C:\Dev-Cpp\average3.cpp In function `T Mean(const std::vector<T,
    std::allocator<_CharT> >&) [with T = float]': instantiated from here
    11 C:\Dev-Cpp\average3.cpp dependent-name `
    std::vector<T,std::allocator<_CharT> >::const_iterator' is parsed as a
    non-type, but instantiation yields a type
    11 C:\Dev-Cpp\average3.cpp say `typename
    std::vector<T,std::allocator<_CharT> >::const_iterator' if a type is
    meant

    I wonder what's wrong? Hope this helps!
     
    Protoman, Sep 11, 2005
    #13
  14. Protoman

    Cy Edmunds Guest

    "Protoman" <> wrote in message
    news:...
    > Hey, is this program right? It calculates the average, harmonic mean,
    > quadratic mean, and the standard deviation for two numbers. Can you
    > proofread it for me?
    > Here it is:
    >
    > #include <iostream>
    > #include <cstdlib>
    > #include <cmath>
    > using namespace std;
    >
    > template <class T>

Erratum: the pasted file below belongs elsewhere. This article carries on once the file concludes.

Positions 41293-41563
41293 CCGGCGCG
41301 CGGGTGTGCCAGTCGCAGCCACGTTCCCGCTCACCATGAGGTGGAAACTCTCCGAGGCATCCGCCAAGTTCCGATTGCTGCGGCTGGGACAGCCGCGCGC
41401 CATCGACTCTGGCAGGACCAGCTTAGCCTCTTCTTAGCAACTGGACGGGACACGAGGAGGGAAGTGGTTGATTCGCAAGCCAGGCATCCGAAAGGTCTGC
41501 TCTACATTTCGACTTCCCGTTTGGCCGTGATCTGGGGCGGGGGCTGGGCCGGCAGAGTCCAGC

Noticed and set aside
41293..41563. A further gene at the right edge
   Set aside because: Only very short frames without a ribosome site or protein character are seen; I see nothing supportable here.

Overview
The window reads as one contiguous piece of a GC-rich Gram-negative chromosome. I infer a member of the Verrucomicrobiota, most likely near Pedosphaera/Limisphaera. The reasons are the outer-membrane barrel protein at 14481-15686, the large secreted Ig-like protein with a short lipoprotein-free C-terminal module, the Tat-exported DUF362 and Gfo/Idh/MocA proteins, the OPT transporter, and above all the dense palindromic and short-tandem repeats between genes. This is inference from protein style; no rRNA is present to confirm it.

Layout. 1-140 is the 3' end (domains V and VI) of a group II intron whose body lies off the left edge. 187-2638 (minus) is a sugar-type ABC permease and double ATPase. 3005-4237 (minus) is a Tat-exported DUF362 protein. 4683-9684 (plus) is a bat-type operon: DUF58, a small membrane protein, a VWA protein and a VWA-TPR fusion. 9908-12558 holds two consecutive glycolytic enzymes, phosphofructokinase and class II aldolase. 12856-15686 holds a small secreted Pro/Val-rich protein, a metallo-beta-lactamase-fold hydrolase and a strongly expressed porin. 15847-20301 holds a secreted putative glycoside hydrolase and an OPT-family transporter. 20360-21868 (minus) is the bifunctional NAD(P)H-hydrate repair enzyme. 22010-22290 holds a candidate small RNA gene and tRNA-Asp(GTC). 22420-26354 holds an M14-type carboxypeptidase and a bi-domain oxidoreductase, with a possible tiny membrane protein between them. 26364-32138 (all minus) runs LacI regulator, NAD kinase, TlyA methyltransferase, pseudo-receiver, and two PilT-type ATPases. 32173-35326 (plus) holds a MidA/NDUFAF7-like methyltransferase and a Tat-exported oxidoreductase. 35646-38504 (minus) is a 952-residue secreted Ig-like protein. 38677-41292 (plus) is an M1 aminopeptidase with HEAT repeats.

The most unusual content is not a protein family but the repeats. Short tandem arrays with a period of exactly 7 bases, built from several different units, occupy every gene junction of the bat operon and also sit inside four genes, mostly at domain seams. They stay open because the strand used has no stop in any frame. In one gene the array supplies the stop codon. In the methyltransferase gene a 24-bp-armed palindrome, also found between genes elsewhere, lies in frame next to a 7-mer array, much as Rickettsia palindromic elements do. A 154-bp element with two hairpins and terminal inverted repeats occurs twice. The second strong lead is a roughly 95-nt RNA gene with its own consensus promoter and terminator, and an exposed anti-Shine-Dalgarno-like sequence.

> class avg
    > {
    > public:
    > T operator()(const T& num, const T& num2)const
    > {
    > T ret=((num+num2)/2);
    > return ret;
    > }
    > T operator()(const T& num, const T& num2, int x)const
    > {
    > T ret=(sqrt(pow(num,2)+pow(num,2)));
    > return ret;
    > }
    > T operator()(const T& num, const T& num2,int x,int y)const
    > {
    > T ret=(2/(1/num+1/num2));
    > return ret;
    > }
    > operator T()const{return static_cast<T>(value);}
    > private:
    > T value;
    > };
    >
    > template <class T>
    > class Stat
    > {
    > public:
    > T operator()(T avg,const T& num,const T& num2)const
    > {
    > T ret=num-avg;
    > T ret2=num2-avg;
    > T ret3=(pow(ret,2)+pow(ret2,2)/2);
    > T ret4=sqrt(ret3);
    > return ret4;
    > }
    > operator T()const{return static_cast<T>(value);}
    > private:
    > T value;
    > };